Attitudes reflecting restrictive gender norms
Respondents were asked if they agreed or disagreed with a series of statements reflecting common gender-related social norms that were identified during the qualitative research (Table 6). In almost all cases, women from Rumbek were most likely to endorse restrictive gender norms, including a wife’s obligation to have sex with her husband whenever he wants, to obey him even if he disagrees, and to tolerate violence to keep the family together. Women from Juba and Juba PoCs were less likely to endorse these views, although between one third and two thirds of women agreed with these statements. With regard to sexual violence, 46% and 39% of women in Rumbek, respectively, agreed that “if a woman is raped, she has usually done something careless to put herself in that position,” and, “if a girl is raped, she should marry the man who raped her.” Only in Juba PoCs, where the main perpetrators of sexual violence were police or armed actors, did most women disagree with the statement that a girl should marry her rapist.
Over 90% of women from Rumbek agreed that men have a right to beat their wives for at least one reason, and 75% agreed that he would be justified for 3 or 4 reasons (e.g. if a woman goes out without telling her husband, neglects the children, argues with her husband or refuses to have sex).
Risk factors for non-partner sexual violence
Binary logistic regression modelling was carried out for each site, and on a pooled data set, to understand the key risk factors for sexual violence by non-partners, with having ever experienced rape or attempted rape at least once as the dependent variable (Table 7). Only variables that were significantly associated with the dependent variable in one of more of the sites were shown in the site-specific models. Thereafter, each independent variable was tested against the dependent variable in a pooled data set, using a dummy variable to control for differences due to site (Model 1.). These variables were then entered step-wise in the multivariate regression analysis by block. Only variables that remained significant were kept in the final model (Model 2).
In the site-specific analysis, having experienced IPV and sexual exploitation were associated with increased risk of NPSV in all three sites. In Rumbek and Juba PoCs, age, experiences of conflict (attacks on village or traumatic events), and belief that “if a woman has been raped, she has usually done something to put herself in that position” were also associated with NPSV. In addition, in Rumbek, the belief that girls should marry their rapist increased the odds of NPSV. Having any education (primary or above) was protective for NPSV. In PoCs, using firewood for fuel instead of charcoal was associated with more than a two-fold increase in the odds of NPSV.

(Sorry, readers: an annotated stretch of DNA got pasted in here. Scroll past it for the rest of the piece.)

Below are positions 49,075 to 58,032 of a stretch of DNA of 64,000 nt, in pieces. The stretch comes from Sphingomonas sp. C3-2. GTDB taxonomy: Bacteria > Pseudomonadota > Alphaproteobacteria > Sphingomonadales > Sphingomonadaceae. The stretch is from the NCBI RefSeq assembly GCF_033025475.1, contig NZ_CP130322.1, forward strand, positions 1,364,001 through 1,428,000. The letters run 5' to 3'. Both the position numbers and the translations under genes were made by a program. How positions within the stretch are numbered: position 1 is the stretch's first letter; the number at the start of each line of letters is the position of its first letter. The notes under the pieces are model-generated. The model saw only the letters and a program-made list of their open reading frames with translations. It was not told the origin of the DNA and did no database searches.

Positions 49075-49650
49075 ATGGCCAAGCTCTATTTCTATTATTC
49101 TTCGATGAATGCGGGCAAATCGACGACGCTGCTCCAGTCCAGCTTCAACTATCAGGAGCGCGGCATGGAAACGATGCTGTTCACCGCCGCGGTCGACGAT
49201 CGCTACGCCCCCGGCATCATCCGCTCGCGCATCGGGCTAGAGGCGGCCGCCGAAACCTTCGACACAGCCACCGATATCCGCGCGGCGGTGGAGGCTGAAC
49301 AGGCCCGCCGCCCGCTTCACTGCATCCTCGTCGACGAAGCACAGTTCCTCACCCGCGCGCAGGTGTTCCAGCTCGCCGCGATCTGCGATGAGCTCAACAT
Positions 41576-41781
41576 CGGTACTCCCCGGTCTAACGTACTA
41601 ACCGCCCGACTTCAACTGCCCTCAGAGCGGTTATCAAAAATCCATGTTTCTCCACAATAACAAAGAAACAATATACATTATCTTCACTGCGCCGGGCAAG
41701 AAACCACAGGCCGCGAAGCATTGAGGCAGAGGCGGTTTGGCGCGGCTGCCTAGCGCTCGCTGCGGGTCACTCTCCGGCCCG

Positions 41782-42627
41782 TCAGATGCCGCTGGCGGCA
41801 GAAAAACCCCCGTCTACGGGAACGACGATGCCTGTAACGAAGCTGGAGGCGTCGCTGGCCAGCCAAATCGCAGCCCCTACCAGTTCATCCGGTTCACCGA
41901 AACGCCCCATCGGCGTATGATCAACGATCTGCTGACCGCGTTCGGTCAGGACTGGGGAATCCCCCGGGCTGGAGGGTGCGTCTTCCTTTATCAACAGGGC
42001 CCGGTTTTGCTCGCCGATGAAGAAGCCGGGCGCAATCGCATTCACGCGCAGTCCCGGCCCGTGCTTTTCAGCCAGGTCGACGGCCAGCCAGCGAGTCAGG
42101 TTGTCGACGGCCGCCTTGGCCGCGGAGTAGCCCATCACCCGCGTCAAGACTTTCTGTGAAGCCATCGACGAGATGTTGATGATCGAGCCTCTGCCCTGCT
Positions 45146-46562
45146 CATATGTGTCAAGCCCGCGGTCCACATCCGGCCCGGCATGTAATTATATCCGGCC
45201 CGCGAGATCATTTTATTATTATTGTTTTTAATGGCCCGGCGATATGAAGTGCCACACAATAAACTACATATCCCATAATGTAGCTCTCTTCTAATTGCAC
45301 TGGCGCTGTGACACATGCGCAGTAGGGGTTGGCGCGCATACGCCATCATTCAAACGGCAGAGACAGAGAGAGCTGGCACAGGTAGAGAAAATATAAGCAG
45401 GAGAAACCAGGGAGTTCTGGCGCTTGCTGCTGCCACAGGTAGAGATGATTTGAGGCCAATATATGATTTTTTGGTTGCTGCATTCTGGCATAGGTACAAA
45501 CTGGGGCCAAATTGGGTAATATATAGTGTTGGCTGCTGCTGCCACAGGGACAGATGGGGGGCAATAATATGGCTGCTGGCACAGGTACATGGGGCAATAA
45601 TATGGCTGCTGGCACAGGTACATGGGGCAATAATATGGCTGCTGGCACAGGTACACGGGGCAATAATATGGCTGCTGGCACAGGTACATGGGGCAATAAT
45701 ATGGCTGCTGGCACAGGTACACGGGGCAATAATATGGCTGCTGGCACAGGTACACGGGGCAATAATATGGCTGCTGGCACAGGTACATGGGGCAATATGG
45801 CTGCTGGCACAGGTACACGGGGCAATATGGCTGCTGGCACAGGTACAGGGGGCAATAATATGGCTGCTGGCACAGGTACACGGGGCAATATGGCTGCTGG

The majority of these associations were still significant in the pooled analysis controlling for location (Model 1). However, in multivariate analysis, only support for a girl marrying her rapist (AOR = 1.5, 95%CI = 1.1–1.9), intimate partner violence (AOR 3.5, 95%CI– 2.6–4.8) and experiences of conflict were associated with rape or attempted rape, while controlling for age and location (Model 2). The extremely high association between rape/attempted rape and sexual exploitation (being offered money or gifts for sex) (AOR = 6.8, 95%CI- 5.1–9.2), indicates that the acts often referred to by the more benign term, “transactional sex,” may involve a high degree of physical coercion.
Risk factors for intimate partner violence
Bivariate logistic regression modelling was carried out for each site, and on a pooled data set, to understand the key risk factors for intimate partner violence among ever-partnered women, using experiences of physical and/or sexual violence by an intimate partner at any point in her lifetime as the dependent variable (Table 8). Only variables that showed significant association in bivariate analysis in one of more of the sites were shown in the site-specific analysis. Thereafter, each independent variable was tested against the dependent variable in a pooled data set, using a dummy variable to control for differences due to site (Model 1). These variables were then entered step-wise in the multivariate regression analysis by blocks organized by demographic characteristics of the respondent, partners’ characteristics, marital circumstances, social norms, and experiences of conflict as independent variables. Only variables that remained significant were kept in the final model (Model 2).
In the bivariate analysis by site, older women had greater odds of IPV, and having had any formal education (primary or more) was protective in all sites. In Rumbek and Juba PoCs, any formal education for the partner was associated with lower risk of IPV. In Rumbek, women whose partners were in the police or military had almost two-fold greater odds of IPV (COR 1.9, 95%CI 1.3–2.9), whereas in Juba PoCs women whose partners were professionals had a decreased risk of IPV. (COR = 0.6 95%CI 0.4–0.9) A number of indicators of patriarchal practices were also associated with higher odds of IPV. In all three sites, high controlling behaviour by partners was associated with greater increased odds of violence. In Juba, forced marriage was positively associated with IPV (COR = 7.7 95%CI = 2.3–23.6.)